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St. Clair is a great weekend getaway with lots to do and see. If you go, I highly recommend staying here for the historical value alone. They have renovated it and it is looking good as of 2022. Be sure to check out the now closed Riverview Cinema (link is below) while in town as it is an example of the Jerry Lewis mini-theater design which are very hard to find now. I am surprised it is still standing after all of these years.
During the early twentieth century, overnight steamers were common along the St. Clair River. Although by the early 1920s there were four hotels in Port Huron, a group of area businessmen determines that the city lacked enough modern hotel accommodations catering to the river trade. In 1925, they formed the St. Clair Community Hotel Corporation, and proposed building a sixty-room hotel at a cost of approximately $180,000. The corporation went public in mid-1925, and when sufficient funds were raised, they hired local architect Walter H. Wyeth to design the building. Construction was completed in September 1926.
However, the Great Depression was not kind to the Inn, and it went into receivership in 1932. The hotel passed through multiple owners until 1943, when the St. Clair Hotel Corporation regained control of the building. The corporation hired Creighton W. Holden, owner of a local restaurant chain, to manage the hotel. Holden demanded and received majority ownership in the corporation, and by 1948 he and his sons purchased the entire corporation, turning the St. Clair Inn into a private holding. The Holdens retained ownership until 1975. In 1978, a substantial addition was constructed to the inn, and it was later purchased by Thomas Edison Inns Inc. In 2015, Planet Clair Corporation purchased the property, and in 2017 began substantial renovation. They plan to re-open the inn in 2019.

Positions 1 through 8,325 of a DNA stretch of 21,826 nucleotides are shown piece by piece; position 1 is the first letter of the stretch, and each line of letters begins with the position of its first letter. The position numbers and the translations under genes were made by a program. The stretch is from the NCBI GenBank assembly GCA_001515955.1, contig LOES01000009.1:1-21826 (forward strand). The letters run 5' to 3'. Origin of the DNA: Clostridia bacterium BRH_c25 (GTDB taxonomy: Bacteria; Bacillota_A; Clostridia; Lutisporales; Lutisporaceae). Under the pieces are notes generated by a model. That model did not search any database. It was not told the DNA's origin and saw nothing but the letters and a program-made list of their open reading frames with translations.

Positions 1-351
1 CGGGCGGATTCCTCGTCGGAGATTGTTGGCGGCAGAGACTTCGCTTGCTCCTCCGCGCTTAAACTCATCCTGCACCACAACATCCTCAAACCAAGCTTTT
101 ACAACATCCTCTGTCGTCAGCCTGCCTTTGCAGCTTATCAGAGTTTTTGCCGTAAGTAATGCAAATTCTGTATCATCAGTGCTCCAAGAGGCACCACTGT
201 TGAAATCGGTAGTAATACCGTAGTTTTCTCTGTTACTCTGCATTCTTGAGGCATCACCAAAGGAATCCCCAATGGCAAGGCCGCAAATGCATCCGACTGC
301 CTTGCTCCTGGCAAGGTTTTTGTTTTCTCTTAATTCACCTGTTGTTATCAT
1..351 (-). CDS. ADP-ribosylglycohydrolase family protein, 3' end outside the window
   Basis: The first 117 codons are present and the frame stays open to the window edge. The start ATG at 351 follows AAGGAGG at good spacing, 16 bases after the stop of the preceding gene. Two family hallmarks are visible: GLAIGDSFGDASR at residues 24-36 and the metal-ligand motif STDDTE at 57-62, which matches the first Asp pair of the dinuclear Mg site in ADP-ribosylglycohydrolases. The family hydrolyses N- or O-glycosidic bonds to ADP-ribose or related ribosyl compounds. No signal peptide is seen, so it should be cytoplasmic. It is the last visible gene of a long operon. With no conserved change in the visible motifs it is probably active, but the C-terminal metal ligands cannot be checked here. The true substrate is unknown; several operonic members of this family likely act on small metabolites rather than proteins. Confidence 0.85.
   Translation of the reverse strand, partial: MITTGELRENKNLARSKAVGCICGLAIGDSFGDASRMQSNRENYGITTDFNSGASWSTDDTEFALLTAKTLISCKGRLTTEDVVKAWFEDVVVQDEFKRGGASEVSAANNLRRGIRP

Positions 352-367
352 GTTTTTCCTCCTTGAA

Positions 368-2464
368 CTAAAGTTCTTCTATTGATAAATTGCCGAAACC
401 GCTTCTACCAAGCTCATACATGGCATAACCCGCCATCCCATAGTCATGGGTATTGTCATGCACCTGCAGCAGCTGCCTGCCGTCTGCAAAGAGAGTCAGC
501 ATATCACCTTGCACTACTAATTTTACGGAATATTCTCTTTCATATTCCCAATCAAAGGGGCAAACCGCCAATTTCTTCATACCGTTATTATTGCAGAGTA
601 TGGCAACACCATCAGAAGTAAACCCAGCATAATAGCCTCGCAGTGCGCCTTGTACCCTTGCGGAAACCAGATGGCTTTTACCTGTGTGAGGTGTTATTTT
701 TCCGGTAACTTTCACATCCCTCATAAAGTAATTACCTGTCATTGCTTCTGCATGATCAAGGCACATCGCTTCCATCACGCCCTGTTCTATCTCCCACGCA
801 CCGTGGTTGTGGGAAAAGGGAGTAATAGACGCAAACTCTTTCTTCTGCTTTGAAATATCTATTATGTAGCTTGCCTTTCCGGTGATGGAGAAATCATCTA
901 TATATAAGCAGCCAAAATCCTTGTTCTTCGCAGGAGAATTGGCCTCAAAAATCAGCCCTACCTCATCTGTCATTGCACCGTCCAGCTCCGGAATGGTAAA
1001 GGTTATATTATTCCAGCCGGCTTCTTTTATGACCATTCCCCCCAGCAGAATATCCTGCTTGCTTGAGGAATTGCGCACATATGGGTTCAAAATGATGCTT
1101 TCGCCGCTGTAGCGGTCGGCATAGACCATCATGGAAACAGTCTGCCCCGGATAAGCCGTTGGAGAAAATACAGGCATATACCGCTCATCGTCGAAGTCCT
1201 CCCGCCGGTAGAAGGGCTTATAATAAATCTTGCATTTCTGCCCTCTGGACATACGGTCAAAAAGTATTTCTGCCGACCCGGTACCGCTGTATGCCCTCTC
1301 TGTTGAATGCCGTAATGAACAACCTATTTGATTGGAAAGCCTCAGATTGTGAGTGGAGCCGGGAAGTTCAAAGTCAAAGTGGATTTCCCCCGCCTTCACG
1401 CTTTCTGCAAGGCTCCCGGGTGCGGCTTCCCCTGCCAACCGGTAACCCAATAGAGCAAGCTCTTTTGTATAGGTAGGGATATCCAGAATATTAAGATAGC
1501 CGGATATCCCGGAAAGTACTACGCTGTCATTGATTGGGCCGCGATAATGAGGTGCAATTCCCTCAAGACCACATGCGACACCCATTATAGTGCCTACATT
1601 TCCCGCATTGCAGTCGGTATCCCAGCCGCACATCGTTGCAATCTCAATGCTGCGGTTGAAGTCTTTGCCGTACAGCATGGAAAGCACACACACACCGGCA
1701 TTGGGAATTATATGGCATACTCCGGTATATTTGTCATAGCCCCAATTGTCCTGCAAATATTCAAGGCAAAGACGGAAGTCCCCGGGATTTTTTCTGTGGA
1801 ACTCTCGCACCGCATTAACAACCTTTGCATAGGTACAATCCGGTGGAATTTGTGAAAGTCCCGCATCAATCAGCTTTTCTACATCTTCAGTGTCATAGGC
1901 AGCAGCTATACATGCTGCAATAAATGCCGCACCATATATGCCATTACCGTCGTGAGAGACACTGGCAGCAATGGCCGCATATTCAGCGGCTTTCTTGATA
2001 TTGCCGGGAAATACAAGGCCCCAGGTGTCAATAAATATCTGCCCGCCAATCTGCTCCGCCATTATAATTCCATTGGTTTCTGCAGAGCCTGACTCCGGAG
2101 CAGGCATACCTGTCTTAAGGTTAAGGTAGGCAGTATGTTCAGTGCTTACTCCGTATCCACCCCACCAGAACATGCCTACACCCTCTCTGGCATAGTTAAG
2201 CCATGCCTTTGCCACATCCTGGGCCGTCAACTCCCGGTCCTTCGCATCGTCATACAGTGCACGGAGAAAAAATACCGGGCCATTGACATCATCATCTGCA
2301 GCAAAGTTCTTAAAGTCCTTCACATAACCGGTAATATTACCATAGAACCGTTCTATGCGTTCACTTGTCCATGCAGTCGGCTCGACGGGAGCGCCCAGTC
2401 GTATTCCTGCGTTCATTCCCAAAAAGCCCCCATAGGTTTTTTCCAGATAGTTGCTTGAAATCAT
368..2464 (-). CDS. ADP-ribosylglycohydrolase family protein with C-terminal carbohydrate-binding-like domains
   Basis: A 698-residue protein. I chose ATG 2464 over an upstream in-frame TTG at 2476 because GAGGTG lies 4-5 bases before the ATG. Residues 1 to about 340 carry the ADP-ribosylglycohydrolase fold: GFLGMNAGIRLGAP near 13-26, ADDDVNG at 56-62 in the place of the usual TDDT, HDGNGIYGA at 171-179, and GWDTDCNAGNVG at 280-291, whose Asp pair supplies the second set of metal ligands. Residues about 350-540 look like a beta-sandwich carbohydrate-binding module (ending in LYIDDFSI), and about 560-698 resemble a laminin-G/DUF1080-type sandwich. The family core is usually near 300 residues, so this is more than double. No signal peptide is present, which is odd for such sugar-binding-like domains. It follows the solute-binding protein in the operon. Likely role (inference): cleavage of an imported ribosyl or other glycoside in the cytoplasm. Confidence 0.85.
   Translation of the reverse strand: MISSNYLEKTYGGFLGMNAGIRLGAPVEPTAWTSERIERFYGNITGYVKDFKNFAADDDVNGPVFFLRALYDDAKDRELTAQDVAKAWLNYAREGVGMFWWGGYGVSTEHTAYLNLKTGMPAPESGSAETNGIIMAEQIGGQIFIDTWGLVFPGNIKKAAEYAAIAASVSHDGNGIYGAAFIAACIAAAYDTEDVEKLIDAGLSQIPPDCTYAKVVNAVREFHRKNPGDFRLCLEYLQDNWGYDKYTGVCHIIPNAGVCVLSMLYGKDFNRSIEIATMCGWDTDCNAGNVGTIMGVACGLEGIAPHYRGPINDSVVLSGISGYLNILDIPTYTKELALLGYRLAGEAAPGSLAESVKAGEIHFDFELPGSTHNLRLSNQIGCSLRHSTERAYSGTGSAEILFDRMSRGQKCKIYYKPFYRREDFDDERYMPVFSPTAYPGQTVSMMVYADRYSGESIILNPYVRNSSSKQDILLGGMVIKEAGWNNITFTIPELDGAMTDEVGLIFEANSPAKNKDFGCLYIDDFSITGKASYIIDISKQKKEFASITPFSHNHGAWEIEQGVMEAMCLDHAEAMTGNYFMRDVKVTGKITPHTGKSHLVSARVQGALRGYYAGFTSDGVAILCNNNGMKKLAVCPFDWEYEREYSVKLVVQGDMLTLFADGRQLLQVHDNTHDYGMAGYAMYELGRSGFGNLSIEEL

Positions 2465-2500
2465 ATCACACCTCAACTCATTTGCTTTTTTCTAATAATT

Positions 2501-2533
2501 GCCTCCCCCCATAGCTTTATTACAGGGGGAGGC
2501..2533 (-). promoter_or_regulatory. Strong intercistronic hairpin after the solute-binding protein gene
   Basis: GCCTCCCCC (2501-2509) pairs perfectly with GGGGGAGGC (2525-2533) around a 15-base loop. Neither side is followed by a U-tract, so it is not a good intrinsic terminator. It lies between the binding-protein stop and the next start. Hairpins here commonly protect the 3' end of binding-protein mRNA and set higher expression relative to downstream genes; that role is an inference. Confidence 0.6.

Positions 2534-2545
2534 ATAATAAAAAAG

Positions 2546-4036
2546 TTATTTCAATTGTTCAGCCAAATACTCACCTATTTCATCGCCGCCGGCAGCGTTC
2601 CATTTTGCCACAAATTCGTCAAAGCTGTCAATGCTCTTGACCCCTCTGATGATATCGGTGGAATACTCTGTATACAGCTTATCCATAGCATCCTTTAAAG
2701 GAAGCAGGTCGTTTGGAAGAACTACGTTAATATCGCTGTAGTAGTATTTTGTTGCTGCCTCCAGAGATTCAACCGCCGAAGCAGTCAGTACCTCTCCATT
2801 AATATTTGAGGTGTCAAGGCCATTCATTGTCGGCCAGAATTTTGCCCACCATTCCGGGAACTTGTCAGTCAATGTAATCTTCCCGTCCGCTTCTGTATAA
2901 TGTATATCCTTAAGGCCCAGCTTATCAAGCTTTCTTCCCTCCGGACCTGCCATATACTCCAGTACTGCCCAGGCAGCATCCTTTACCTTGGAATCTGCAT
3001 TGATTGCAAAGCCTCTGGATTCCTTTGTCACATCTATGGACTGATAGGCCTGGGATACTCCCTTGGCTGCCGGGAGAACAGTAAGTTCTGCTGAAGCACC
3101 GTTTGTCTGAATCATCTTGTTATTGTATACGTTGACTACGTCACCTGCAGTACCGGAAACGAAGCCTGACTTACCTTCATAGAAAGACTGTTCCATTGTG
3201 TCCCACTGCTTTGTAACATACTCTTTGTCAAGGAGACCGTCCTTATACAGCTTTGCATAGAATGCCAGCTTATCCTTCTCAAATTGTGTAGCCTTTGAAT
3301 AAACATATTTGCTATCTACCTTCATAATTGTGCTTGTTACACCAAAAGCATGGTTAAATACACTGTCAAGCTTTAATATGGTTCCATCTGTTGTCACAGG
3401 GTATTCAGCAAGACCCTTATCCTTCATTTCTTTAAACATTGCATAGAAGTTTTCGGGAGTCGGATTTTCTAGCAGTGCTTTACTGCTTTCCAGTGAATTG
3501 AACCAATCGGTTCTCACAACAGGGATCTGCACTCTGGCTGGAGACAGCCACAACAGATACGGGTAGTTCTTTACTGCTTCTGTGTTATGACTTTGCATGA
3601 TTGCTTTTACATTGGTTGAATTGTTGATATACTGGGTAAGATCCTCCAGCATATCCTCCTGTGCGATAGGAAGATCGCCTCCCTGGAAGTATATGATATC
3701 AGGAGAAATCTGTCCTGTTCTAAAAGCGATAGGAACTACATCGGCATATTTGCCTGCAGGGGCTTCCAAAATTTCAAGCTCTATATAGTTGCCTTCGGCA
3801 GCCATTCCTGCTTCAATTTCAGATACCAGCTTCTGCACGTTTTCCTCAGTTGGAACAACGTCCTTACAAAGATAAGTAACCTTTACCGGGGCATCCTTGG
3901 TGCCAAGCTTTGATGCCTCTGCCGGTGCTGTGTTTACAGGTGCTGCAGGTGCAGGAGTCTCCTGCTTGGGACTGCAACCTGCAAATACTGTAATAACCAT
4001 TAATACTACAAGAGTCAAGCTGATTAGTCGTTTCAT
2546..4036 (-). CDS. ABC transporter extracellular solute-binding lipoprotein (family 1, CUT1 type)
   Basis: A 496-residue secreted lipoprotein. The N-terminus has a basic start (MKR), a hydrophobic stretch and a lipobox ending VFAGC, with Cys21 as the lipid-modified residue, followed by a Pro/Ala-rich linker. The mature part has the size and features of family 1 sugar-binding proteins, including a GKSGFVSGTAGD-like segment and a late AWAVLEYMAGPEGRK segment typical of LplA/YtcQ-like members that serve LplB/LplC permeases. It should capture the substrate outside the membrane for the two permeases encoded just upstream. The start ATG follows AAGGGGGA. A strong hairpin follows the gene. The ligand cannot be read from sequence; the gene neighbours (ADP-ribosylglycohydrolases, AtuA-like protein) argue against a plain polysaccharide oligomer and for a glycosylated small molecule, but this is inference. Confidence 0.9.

The St. Clair Inn is a two-story, gable-roof, Tudor Revival structure with English brick and half-timbered plaster exterior walls. It is located on the St. Clair River. The building has a U-shaped form, with the arms of the U flanking a shallow courtyard on the street side of the building. The courtyard contains a gabled main entrance, to the left of which is a small whimsical round tower. The roof is shingled, and contains three eyebrow windows on the river side. A 1978 addition is attached to the north side of the hotel, but the original building's exterior is substantially intact.
The interior of the original 1926 inn is also substantially intact. It contains a central lobby with a brick floor and a plastered ceiling displaying rough-hewn timbers. From the lobby, a grayed oak staircase leads to the second floor. The nearby lounge contains two fireplaces: one of English brick with an oak mantel and the other of limestone, containing medieval-themed insets between the fireplace opening and the mantel. The main dining room is nearby; what was originally a porch has been enclosed. The 1926 inn contains sixty guest rooms. The basement contains the physical plant, linen rooms, laundry, and bakery.